By David Shukman
Environment correspondent, BBC News
Pollution 'higher risk' to children
Children may be at greater risk from the microscopic particles in traffic pollution than was previously thought.
Early findings from a major study in London seen by the BBC show that the lung capacity of 8- and 9-year-olds is 5% lower than the national average.
And 7% of the children - surveyed in the Tower Hamlets area - have lung function reduced to a level internationally regarded as hazardous.
The London study is being led by Professor Jonathan Grigg.
He works out of the Centre for Paediatrics at Barts and the London School of Medicine and Dentistry.
The particles - so-called "particulates" - are produced in vehicle exhaust and are far smaller than the width of a human hair.
Less than 10 microns across, they are often referred to as PM10.
The results come as researchers at Lancaster University warn that levels of particulates are often higher than shown by official monitoring devices.
Analysing the particulates collected on roadside leaves, the research shows that the pollution can be most intense at the height of many children.
Britain already faces penalties from the European Union for multiple breaches of standards for particulate pollution.
Professor Grigg told BBC News: "Our findings in the East End of London are that children living here have slightly lower lung function than what we'd expect from the national average.
"Now, if that's due to air pollution, as we suspect, they're going to be at increased risk from a range of respiratory disorders such as asthma and infection, and may be at risk in adulthood."
A total of 203 children at 10 different schools are taking part in regular tests over several years.
Interim findings from 149 children show that 11 of them have lung capacity that is 80% or lower than the national average - a threshold regarded by researchers as vulnerable to a range of breathing conditions.
One test involves encouraging the children to cough - so the carbon content of their sputum can be analysed.
Microscope analysis shows how particulates are reaching deep into the lungs.
These results will add pressure on the government over Britain's failure to meet European Union air quality standards.
The EU requirement is for average PM10 concentrations to stay below 40 micrograms per cubic metre of air - but most of the country's major conurbations record higher levels.
And the new research by Lancaster University shows that the particulate levels may be even worse than official figures show.
The official data is gathered at automatic monitoring stations which typically sample air at a height of three metres - mainly to avoid the risk of vandalism.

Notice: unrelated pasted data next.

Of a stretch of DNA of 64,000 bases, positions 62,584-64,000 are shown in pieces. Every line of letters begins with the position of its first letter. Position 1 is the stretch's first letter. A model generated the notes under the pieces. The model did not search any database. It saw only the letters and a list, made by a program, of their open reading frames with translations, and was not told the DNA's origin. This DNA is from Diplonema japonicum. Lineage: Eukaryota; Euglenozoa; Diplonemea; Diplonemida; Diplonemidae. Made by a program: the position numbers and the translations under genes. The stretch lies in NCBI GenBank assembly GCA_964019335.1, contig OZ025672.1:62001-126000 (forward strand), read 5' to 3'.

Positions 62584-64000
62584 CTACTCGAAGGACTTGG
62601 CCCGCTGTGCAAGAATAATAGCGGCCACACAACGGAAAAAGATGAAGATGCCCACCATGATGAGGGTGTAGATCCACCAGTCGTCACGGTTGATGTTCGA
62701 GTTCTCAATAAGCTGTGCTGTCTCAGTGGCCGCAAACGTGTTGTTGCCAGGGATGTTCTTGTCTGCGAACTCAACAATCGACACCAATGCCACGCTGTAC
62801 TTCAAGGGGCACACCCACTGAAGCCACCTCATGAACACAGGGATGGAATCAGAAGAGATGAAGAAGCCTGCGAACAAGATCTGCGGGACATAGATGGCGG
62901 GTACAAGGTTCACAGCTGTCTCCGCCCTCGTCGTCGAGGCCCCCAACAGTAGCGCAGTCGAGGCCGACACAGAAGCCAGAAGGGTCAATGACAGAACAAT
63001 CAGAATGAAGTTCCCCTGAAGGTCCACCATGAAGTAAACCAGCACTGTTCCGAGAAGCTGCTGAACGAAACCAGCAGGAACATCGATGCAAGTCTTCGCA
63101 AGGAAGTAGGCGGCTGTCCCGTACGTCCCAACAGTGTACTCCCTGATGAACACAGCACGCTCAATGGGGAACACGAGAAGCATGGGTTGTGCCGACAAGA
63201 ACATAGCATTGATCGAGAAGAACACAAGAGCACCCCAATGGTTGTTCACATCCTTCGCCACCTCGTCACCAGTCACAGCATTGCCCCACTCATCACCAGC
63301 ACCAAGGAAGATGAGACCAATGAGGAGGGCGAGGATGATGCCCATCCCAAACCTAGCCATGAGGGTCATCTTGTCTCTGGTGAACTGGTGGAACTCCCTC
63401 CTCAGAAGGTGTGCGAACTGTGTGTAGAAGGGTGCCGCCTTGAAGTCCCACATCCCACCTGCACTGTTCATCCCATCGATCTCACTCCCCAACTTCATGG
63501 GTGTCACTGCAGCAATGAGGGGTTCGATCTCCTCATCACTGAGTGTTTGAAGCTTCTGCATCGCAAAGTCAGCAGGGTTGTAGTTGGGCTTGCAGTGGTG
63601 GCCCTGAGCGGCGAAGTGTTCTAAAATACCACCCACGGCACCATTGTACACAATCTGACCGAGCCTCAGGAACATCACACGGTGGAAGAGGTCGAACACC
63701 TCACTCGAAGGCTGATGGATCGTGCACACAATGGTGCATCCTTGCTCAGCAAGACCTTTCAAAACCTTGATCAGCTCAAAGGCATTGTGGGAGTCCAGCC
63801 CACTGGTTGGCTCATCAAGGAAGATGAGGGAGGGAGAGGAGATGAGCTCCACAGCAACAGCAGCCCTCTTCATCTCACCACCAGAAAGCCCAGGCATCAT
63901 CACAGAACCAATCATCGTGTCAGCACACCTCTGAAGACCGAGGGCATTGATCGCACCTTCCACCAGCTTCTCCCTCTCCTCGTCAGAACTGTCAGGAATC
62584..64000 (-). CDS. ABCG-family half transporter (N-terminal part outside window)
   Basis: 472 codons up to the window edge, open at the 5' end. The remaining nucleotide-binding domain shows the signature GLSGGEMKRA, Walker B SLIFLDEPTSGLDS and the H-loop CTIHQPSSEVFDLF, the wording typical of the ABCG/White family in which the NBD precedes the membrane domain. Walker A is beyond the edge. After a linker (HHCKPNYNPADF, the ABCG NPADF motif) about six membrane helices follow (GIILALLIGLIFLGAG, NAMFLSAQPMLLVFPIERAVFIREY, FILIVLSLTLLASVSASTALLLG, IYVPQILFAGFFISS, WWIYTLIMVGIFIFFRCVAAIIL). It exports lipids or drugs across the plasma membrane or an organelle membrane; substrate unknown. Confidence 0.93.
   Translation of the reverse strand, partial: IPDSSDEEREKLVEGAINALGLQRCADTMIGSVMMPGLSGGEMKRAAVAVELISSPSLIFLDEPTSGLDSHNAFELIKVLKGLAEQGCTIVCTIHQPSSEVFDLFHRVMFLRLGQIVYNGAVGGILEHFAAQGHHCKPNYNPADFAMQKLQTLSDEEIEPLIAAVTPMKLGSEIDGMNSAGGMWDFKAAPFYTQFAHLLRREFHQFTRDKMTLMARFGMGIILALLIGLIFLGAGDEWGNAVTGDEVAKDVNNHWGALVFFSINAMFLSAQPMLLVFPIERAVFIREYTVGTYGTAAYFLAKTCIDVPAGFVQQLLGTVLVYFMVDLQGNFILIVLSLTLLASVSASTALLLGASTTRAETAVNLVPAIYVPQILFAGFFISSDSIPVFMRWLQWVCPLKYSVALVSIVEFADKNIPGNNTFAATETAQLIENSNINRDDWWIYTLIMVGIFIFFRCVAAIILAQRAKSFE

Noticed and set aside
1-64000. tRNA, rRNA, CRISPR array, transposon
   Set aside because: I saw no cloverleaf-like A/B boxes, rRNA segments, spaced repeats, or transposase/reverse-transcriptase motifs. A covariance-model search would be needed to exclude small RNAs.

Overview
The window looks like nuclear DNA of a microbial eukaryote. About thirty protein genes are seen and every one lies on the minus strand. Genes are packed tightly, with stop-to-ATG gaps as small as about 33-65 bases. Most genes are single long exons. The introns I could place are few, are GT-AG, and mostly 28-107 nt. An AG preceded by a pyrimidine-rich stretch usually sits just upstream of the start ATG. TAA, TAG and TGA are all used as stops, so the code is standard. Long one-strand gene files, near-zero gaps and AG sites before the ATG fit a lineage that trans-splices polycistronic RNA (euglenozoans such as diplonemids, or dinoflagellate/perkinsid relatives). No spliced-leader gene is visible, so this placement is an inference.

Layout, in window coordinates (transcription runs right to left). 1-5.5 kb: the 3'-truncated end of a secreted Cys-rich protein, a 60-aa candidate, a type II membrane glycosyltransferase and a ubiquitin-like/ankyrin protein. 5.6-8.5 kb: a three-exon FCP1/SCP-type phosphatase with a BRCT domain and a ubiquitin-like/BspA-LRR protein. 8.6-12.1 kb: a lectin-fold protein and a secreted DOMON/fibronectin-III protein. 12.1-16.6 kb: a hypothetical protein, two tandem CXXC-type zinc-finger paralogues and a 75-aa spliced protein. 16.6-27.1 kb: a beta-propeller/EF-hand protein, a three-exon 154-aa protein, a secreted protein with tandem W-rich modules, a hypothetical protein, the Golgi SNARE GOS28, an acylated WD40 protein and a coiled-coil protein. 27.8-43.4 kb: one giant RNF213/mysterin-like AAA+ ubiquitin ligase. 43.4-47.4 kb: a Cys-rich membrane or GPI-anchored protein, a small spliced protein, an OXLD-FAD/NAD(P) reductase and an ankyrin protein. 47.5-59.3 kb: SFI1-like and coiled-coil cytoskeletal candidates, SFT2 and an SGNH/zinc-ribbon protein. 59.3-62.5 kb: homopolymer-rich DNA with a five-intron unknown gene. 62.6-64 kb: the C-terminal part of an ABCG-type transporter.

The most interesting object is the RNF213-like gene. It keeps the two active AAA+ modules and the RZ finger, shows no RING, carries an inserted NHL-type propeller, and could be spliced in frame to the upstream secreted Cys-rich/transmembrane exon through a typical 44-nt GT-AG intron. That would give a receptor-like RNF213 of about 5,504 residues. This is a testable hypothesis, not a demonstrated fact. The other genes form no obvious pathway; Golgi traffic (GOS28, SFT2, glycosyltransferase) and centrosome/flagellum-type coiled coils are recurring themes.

But Professor Barbara Maher and her team have devised a new technique for measuring the magnetic response of particulates on roadside leaves - many of the particles contain fragments of metal.
Barbara Maher from Lancaster University offers her tips on avoiding traffic pollution
And the readings show higher concentrations of particulates at lower levels.
Interviewed beside a busy road in Lancaster, Professor Maher said: "We're surrounded by this invisible mist of these millions of toxic particles - you can't see them but we know, we've measured them, they're here.
"When we do our leaf magnetic measurements, our research shows that down at small child height the concentrations - the number - of these very fine particles is sometimes twice the current EU regulation standard."
One set of measurements, outside the Cathedral School in Lancaster, revealed particulate levels that were above the EU standard.
The school's head, Anne Goddard, said the findings were "quite worrying".
"It's the only playground we have at the school and it's right next to the road. The levels are high so obviously the effect on the children, especially those with asthma, is a concern."
The Environment Secretary Hilary Benn admits there is a problem but says 24 out of 27 members of the European Union are in breach of the standards and that most of the landmass of Britain does meet the requirements.
He also said that "huge progress" had been made in the last few decades with the Clean Air Act and changes in vehicles standards.
"But we need to do more and principally that will be about cars and lorries and buses," he said.
"And we've been working with other countries in Europe to improve the standards to get these PM10 particles down because we know it has an effect on our health."
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